By Everson Mushava
A SLUR on President Robert Mugabe’s advanced age landed a Bindura man in trouble after he reportedly told a fellow worker that he was “President Robert Mugabe’s baboon” and his mind was as old as that of the 91-year-old leader following an altercation over the accused’s wife.
Reuben Gatsi (36) of Wolf Farm in Bindura spent two nights in police detention on allegations of undermining the authority of or insulting the President as defined in Section 33 (2) (b) of the Criminal Law (Codification and Reform) Act Chapter 9:23.
This is despite the Constitutional Court (ConCourt) early in January scrapping the controversial insult law, saying it breached people’s rights.
According to the State outline, Gatsi had a misunderstanding with Joe Mbeva, the complainant, whom he had accused of having an affair with his wife.
Gatsi’s wife had gone to look for employment at Mbeva’s house and this did not go down well with the accused who claimed Mbeva was having an illicit affair with his wife.
An argument ensued which later led to Gatsi saying to Mbeva: “You are Mugabe’s baboons. I don’t work for the baboons. I work for the whites. Your brains are old like those of your old man Mugabe. Your Mugabe does not know how many bags of cement built this compound. You are all dogs.”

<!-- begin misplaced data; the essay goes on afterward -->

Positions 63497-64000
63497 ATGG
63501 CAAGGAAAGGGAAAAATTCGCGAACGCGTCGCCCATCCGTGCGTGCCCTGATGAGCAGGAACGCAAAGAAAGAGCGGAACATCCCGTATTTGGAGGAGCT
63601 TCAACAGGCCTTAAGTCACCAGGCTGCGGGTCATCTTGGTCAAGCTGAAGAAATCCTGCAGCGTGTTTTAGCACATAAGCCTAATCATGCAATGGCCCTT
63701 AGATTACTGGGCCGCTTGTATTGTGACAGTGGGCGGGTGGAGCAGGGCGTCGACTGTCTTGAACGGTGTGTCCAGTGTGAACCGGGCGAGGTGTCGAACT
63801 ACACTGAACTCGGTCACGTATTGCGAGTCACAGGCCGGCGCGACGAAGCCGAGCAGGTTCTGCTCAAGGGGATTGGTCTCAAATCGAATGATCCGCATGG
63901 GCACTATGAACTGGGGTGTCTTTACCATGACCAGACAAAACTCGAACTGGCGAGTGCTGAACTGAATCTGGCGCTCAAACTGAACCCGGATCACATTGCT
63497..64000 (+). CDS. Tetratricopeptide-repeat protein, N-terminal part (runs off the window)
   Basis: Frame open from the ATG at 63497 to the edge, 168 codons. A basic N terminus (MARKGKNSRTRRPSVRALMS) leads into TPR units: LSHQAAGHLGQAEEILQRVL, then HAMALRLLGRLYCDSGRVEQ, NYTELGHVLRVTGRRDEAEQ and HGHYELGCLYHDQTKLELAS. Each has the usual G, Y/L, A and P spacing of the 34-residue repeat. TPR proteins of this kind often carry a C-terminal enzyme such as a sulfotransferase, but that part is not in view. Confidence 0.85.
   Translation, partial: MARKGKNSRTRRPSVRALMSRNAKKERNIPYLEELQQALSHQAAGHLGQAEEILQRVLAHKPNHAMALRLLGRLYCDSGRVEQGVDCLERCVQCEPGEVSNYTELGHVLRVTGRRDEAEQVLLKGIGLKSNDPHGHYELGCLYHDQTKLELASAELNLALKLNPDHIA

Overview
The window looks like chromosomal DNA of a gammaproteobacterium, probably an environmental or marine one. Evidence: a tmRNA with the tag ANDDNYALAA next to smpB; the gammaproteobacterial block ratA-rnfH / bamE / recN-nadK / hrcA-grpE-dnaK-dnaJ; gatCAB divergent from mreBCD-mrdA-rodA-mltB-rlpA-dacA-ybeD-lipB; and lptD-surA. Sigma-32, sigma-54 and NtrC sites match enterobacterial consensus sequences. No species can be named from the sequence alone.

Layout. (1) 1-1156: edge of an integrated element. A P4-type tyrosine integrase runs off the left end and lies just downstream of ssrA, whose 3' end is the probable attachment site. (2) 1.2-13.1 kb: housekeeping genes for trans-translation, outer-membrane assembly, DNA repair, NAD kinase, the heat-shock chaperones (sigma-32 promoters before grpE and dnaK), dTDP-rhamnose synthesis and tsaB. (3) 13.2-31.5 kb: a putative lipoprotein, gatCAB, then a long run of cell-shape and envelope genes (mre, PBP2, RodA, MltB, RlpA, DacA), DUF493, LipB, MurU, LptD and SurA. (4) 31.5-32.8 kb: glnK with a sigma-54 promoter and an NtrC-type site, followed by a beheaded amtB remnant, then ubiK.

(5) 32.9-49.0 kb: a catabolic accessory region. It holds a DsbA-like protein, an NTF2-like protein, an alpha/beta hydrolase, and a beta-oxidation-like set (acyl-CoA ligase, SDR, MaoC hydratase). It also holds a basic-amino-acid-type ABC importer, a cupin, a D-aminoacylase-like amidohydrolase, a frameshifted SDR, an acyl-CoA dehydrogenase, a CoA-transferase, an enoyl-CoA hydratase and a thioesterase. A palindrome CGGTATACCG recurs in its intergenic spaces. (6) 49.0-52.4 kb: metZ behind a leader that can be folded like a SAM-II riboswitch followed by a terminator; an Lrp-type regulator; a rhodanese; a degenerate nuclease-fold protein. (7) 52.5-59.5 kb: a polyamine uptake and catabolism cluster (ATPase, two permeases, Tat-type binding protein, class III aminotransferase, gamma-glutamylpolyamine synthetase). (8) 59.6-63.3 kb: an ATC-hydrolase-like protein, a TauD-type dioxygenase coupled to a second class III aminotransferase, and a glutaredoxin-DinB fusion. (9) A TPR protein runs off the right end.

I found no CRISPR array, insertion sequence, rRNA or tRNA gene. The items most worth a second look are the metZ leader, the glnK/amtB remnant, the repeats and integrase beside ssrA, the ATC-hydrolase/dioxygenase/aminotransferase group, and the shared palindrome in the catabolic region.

Mbeva reported the matter to the police who arrested Gatsi on April 12, before he appeared before the Bindura Magistrates’ Court on April 14.
He was later released after his lawyer, Ernest Bere, successfully applied that he be removed from remand on the basis that the State needed to first obtain the Prosecutor-General’s consent to prosecute the matter.
Bindura magistrate Tendayi Chifamba ruled that Gatsi be released because there was no tentative date for the trial, saying the State would proceed by way of summons.
Jena said: “It appears despite the latest remarks by the Constitutional Court in cases of a similar nature, the police are unrelenting in pursuing such matters even without strong legal basis.”
Over the past five years, more than 70 Zimbabweans people had been arrested and charged with insulting Mugabe.
The latest case, which triggered the ConCourt ruling, was the arrest of MDC-T secretary-general Douglas Mwonzora for calling Mugabe a “goblin”.